Do release notes make sense with continuous deployment?

Most likely, only some of your deployments will be worthy of an entry in the release notes. And I think that's perfectly reasonable.

I got an interesting question today from Peter Morloin, and wanted to answer it here. Shared with permission, and edited slightly for brevity and clarity.

Hi Jonathan! Hope you are doing well.

I work on several projects, but always try to create some form of changelog, release notes. As an independent freelancer, I may leave at a certain point in time, so it’s important to document these things (also for myself sometimes).

When the client’s context allows me to, I release/deploy regularly. So let’s say you work constantly on a project and want to (and can) release daily or even hourly. You split up the work into small changes and it works (no need to convince me this is possible).

Do you then still create release notes or a changelog? Does it still make sense to do so?

So I’m boiling this down to: Does it make sense to create release notes or a changelog if you’re doing continuous deployment? Specifically, if you’re an independent contractor, possibly working on several projects at once.

Now, I’m not sure that continuous deployment really makes much difference to the question of whether or not to write release notes.

I suspect the reason it feels like it’s relevant is that when doing less frequent, big-bang deployments, there’s virtually always something “interesting” to say about every deployment. So it just feels natural to write relelase notes for every deployment.

When deploying every small change, many of those changes will be completely invisible to the end-user, and would only overwhelm and/or confuse them if they read a release notes document for every “Renamed a variable” or “Added a column to a database table for later use” type of change.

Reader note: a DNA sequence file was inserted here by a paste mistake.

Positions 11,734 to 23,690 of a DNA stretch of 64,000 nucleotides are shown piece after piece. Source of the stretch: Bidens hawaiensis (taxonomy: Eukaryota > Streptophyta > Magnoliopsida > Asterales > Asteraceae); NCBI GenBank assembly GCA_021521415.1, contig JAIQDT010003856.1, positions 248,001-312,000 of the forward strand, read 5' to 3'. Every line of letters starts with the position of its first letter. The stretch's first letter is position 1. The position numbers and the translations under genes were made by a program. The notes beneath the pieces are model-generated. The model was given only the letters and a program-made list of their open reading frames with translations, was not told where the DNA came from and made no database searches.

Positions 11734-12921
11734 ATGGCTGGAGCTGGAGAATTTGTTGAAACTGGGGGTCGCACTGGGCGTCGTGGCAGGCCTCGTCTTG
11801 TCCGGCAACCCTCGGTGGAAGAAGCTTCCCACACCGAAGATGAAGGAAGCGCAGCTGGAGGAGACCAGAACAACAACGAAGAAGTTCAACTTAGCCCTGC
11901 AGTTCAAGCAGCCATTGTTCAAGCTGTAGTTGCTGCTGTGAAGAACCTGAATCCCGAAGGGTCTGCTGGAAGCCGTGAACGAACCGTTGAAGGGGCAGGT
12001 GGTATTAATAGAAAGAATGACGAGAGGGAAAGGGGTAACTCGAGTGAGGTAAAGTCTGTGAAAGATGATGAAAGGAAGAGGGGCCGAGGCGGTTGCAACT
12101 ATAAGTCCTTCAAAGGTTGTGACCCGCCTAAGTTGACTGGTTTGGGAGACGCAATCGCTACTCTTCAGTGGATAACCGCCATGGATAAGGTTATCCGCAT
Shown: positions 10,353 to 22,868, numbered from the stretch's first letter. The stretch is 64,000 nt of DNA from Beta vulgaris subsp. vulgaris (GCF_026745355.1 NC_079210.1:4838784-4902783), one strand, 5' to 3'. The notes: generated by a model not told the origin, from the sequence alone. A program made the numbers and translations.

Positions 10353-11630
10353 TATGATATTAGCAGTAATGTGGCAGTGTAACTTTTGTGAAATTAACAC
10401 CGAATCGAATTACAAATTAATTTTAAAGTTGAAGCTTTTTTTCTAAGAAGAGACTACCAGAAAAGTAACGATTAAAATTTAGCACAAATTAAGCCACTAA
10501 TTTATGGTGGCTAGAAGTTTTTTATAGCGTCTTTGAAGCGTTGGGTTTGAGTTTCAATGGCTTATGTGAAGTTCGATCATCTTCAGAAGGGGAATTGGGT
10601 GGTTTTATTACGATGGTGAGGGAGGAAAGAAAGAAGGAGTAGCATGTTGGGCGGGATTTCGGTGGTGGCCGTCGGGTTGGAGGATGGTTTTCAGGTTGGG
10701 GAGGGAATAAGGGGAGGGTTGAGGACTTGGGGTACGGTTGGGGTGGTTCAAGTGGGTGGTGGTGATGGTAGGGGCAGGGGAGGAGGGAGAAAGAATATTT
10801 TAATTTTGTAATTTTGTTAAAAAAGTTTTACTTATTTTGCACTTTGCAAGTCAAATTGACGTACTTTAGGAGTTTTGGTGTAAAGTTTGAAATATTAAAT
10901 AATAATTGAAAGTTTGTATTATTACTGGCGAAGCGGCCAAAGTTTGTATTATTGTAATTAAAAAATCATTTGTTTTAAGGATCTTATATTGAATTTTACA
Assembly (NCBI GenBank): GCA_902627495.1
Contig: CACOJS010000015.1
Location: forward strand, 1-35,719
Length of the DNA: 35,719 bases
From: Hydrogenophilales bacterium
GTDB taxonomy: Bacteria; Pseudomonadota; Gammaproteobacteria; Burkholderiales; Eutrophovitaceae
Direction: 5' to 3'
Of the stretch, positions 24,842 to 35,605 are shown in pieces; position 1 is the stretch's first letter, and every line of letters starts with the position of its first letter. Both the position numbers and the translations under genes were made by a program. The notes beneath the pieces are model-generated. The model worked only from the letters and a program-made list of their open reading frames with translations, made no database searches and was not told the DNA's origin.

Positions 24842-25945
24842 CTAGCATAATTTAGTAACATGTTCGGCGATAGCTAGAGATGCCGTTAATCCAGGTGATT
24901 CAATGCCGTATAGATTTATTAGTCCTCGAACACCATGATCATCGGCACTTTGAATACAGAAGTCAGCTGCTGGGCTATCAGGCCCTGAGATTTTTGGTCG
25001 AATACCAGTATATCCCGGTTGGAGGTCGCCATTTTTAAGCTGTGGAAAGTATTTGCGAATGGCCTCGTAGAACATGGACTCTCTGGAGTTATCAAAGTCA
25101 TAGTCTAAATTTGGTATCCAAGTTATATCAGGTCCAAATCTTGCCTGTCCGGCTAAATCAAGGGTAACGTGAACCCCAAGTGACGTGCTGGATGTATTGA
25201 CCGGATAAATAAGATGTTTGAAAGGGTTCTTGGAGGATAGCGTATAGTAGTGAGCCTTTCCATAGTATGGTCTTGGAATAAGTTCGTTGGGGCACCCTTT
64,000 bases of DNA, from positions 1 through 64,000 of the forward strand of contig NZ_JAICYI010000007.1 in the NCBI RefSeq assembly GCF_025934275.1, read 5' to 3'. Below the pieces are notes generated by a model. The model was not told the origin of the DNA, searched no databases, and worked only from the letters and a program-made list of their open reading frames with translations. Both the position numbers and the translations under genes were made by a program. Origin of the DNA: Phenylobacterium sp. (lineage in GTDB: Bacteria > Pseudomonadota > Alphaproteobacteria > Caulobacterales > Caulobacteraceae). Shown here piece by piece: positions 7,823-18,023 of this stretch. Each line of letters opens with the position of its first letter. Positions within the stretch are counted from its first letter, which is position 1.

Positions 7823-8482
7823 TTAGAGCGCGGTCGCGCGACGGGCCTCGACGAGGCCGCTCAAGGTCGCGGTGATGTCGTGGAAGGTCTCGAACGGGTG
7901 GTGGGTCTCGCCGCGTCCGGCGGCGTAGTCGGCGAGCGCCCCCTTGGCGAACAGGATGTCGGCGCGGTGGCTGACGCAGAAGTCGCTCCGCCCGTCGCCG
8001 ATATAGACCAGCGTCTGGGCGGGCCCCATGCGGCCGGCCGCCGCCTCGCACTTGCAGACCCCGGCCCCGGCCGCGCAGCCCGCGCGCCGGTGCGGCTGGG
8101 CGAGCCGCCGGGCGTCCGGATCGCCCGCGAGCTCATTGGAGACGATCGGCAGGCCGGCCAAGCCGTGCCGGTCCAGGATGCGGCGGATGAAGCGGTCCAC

So where I think this leaves us is with a more fundamental question:

Do we need release notes?

If the answer to this is “Yes” for infrequent releases, it’s probably also true for frequent releases. But then that leads to what’s probably the more interesting question, that I think gets to the heart of what Peter is asking:

Who are these relese notes for?

There can be many answers to this question. Sometimes on the same project. But this is ultimately what I believe should inform the question of release notes.

Are these release notes read by the end users? By sales or marketing folks within the company? Or is it a sort of FYI for internal stakeholders? Or does it just sit in the corner gathering dust?

Depending on which (if any) of these groups of people read the release notes, you can tailor your approach for that audience.

Most likely, only some of your deployments will be worthy of an entry in the release notes. And I think that’s perfectly reasonable.

If you have highly technical users, who truly want to know about every release, cosnider letting them see the git history (either directly, or copy the git log to a text file or web page).

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